The trade deadline has come and gone, and outside of a couple of moves, the Vancouver Canucks were relatively quiet as the 3:00 P.M. deadline passed, which wasn’t really surprising. Plenty of teams were active within the North Division, whether they were buyers like the Toronto Maple Leafs, or sellers like the Ottawa Senators. For Vancouver though, Jim Benning made just a couple of minor trades, sending Jordie Benn to the Winnipeg Jets, Adam Gaudette to the Chicago Blackhawks and a fourth-round pick as well in exchange for a fifth and sixth-round picks, defenseman Madison Bowey and forward Matthew Highmore.
Even with the restrictions due to quarantine across the border, teams were relatively active over the last few days of trade eligibility. The Canucks however, were not, which begs the question – why? There are several reasons – despite making a couple of transactions, they had a number of other players that would have been perfect rentals for playoff-bound teams.
This was the most obvious reason. On top of the seven-day quarantine between the United States and Canada, the Canucks unfortunately were hit with a wave, having as many as 25 players and staff testing positive for the virus. This caused a major issue for the Canucks’ brass to facilitate multiple trades with other teams, as they looked to steer clear of any potential cases and outbreaks for their own organizations.
The Canucks continue to deal with the after-effects of the virus, as their return was postponed once again after players voiced their concerns for such an early return, including J.T. Miller, who said earlier this week, “I don’t feel ready at all.” We saw issues and outbreaks earlier on this season from the Dallas Stars and Buffalo Sabres, and this was not a circumstance to take lightly by Vancouver or any other organization. Maybe it was the right call to limit the number of moves made and wait until the offseason to figure out what’s next.
Lack Of Return
We saw a little bit of everything in terms of the returns on some of the players during this year’s deadline. Some teams, like the Columbus Blue Jackets and Detroit Red Wings, received significant returns for the players they dealt. On the other hand, teams like the Buffalo Sabres got a rather underwhelming return for forward Taylor Hall, who despite having a difficult year, was arguably the top player on the market before getting moved Sunday night.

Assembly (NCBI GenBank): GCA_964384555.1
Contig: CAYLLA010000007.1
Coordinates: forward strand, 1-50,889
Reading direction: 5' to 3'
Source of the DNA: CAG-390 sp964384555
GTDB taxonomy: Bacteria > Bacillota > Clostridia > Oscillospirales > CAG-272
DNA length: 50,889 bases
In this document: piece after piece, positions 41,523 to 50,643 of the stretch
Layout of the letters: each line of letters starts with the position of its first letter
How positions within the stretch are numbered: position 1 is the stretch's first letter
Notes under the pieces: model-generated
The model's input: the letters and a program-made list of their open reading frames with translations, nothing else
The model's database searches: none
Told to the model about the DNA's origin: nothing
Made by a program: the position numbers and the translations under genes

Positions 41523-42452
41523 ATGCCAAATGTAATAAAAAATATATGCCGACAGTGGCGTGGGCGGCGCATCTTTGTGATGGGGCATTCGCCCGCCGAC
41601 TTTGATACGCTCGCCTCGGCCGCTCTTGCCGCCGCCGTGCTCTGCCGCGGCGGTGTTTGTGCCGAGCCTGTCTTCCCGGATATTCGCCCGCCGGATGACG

For Vancouver, there could have been calls on players like Brandon Sutter, Jake Virtanen and others, but the return might not have been worthwhile for Benning to pull the trigger. For example: the Canucks sent Benn to the Jets, but only received a sixth-round pick in return. Could Vancouver have gotten more? Maybe after testing with waters with a few relatively small trades, Benning decided it wasn’t worth the return to give up a higher quality player.
Benning Not Pushing Hard Enough?
For the most part, when you’re a buyer at the deadline, you’re the one making calls and inquiring about certain players on teams that are behind in the playoff race. But at the same time, if you’re a general manager, you have to put that information into the world sometimes and give it a little push.
If teams were in fact scared off by either the outbreak or the quarantine rule between borders, then it makes sense that they would have been hesitant to pick up the phone and call Vancouver. But if Benning knows he might be losing some players for nothing come free agency and the expansion draft, should there not be an attempt to at least get something in return? The Canucks have six players on their roster that will be UFAs (unrestricted free agents) when the season is over, and it’s probable a good chunk of them won’t be back with the club next season. Even getting some return would have been a win for Benning and company.
While there are a couple of new faces coming into the Canucks organization, fans will be wondering to themselves if there were deals left on the table after 3:00 P.M. on Monday. All we can do now is wait until the offseason and see what’s next for Vancouver.